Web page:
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Morphological parsing

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Title: Morphological parsing  
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Subject: Morpheme
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Morphological parsing

Morphological parsing, in natural language processing, is the process of determining the morphemes from which a given word is constructed. It must be able to distinguish between orthographic rules and morphological rules. For example, the word 'foxes' can be decomposed into 'fox' (the stem), and 'es' (a suffix indicating plurality).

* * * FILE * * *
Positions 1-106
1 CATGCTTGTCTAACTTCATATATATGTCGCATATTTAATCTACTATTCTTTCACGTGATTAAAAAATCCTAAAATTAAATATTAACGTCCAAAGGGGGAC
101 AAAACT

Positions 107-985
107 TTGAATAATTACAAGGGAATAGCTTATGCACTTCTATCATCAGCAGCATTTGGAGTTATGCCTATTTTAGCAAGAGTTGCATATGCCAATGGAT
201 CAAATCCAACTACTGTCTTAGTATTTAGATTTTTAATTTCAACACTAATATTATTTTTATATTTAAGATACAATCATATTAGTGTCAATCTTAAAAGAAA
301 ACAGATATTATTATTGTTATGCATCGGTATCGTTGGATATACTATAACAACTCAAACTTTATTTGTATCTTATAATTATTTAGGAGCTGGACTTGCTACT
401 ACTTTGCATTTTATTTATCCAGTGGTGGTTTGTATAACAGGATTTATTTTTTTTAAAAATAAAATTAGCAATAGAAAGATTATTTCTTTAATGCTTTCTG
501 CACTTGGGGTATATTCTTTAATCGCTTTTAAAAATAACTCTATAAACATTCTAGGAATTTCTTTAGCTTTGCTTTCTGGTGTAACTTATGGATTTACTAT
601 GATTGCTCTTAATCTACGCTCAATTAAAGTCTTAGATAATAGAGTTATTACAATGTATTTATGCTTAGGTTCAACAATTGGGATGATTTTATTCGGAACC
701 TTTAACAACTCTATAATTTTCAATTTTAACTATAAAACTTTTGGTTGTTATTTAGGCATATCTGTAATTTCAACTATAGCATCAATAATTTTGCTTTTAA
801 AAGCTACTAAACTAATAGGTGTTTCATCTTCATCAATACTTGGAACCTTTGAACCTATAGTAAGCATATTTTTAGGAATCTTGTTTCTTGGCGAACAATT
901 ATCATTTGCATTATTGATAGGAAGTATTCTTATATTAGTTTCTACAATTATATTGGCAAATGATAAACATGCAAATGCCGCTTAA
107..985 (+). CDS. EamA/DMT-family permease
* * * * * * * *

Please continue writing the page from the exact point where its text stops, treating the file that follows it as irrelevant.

The generally accepted approach to morphological parsing is through the use of a finite state transducer (FST), which inputs words and outputs their stem and modifiers. The FST is initially created through algorithmic parsing of some word source, such as a dictionary, complete with modifier markups.

Another approach is through the use of an indexed lookup method, which uses a constructed radix tree. This is not an often-taken route because it breaks down for morphologically complex languages.

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